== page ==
(30 Things To Stop Spending Time On If You Want to Be Successful #20)
“It’s not that some people have willpower and some don’t. It’s that some people are ready to change and others are not.”
— James Gordon
We often use the environment we were born into, the way we were raised, or the things we’ve been taught as excuses to hold on to defeating habits and negative ways of thinking that in turn only hold us back from reaching our goals. We are often resistant to change and we aren’t consciously aware that we are this way because we don’t understand that change is constant.
It is helpful to understand the underlying psychological nostalgia that we all have when it comes to change. It’s a strange sentimentality that we have for the past and for keeping things the way they are and continuing to do things in the way they have always been done. Change impacts our psychosocial wellbeing and our cognitive functions in more ways than we imagine.
And it isn’t that we fear change so much. Of course, there is an element of fear that comes with adjustments and amendments. But it is much more that we sincerely and honestly believe within ourselves, at least on the level of our subconscious, that the way things have always been done must be an absolutely perfect way to do things and thus there is no need for change. The longer techniques are used the better we get at using them. Right?
So change isn’t just about welcoming and embracing a new belief or a new habit or a new way of life, it is also about giving up and even rejecting an old belief, habit, or way of life that is no longer working. People usually avoid change and prefer to stay in their zone of comfort which is familiar and safe. However, I believe that change is both important and necessary. And once we get up the courage to take the first step in the direction of positive change, our lives will be better for it.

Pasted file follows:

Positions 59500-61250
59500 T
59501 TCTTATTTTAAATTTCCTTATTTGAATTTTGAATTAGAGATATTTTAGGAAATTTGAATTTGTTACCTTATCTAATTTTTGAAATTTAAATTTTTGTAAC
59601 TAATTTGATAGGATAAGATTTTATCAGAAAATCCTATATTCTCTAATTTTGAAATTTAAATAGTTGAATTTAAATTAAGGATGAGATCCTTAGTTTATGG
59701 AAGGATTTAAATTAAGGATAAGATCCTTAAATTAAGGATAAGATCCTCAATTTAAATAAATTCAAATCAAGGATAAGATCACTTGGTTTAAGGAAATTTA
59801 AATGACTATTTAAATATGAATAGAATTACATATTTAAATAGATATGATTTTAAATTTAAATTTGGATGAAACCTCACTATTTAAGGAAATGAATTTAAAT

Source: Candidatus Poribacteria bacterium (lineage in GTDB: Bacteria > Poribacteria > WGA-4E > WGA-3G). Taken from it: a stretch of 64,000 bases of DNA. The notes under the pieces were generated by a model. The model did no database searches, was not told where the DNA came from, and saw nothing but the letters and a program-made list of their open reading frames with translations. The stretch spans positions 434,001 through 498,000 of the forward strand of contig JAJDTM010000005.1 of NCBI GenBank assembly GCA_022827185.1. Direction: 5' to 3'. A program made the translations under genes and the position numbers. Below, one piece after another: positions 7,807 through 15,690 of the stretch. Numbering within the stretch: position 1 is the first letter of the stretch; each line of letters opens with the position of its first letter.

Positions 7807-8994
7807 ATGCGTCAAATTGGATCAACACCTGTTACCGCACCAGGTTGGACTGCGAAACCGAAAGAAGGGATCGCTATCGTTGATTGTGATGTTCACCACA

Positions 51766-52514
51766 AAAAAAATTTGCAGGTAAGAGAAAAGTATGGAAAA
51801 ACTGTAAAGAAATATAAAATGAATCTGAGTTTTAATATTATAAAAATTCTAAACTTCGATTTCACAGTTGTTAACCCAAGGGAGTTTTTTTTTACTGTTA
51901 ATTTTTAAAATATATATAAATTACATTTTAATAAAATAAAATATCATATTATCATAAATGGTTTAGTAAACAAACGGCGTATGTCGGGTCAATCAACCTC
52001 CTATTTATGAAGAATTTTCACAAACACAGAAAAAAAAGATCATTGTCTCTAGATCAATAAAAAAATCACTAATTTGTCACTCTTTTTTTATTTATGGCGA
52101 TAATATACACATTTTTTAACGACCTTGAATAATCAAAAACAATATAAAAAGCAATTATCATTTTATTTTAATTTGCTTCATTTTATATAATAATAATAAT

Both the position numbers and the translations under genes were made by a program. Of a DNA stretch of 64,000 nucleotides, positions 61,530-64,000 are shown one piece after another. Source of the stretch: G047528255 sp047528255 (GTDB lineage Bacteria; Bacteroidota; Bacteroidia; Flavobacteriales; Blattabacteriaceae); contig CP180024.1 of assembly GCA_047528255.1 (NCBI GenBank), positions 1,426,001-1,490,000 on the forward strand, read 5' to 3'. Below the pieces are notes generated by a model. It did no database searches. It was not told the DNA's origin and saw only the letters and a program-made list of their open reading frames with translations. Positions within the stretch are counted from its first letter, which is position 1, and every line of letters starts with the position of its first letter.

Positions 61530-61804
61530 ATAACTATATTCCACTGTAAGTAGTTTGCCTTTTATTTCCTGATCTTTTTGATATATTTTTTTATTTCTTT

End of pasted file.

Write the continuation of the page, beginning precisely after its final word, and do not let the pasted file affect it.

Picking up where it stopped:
Change is scary. It takes us out of our comfort zone. When we launch off into the unknown which is a lot of what change is, we are often not as in control as we want to be. Change challenges us to try new things, to think about new ideas, to do things in a new way, and to be a new person. The interesting thing about change is that it is often met with resistance. It’s almost a joke or cliche to say that the only constant thing is change. But change has a way of affecting all of us.
Resistance shows up in many forms that manifest themselves as threats. Some of these threats are internal such as procrastination, negative self talk, and sabotage. Other threats are external and come about in the form of passive-aggressive behavior, avoidance, and hostility. It is one thing to avoid change just to avoid these threats. Doing so brings on a whole set of different problems. But it is another thing to know that change is needed and necessary and jump into it without prior assessment.
We avoid change in our lives for several reasons. First, we fear the unknown; change often surprises us and drags us out into the deep of nowhere without prior warning, leaving us many times to figure it all out. Second, loss of security; we fear what not having the familiar and comfortable around will do to us and our goals. Third, mistrust; we don’t trust ourselves or other people and so we’re more likely to resist the implementation of change because we feel we might not be in control as we like.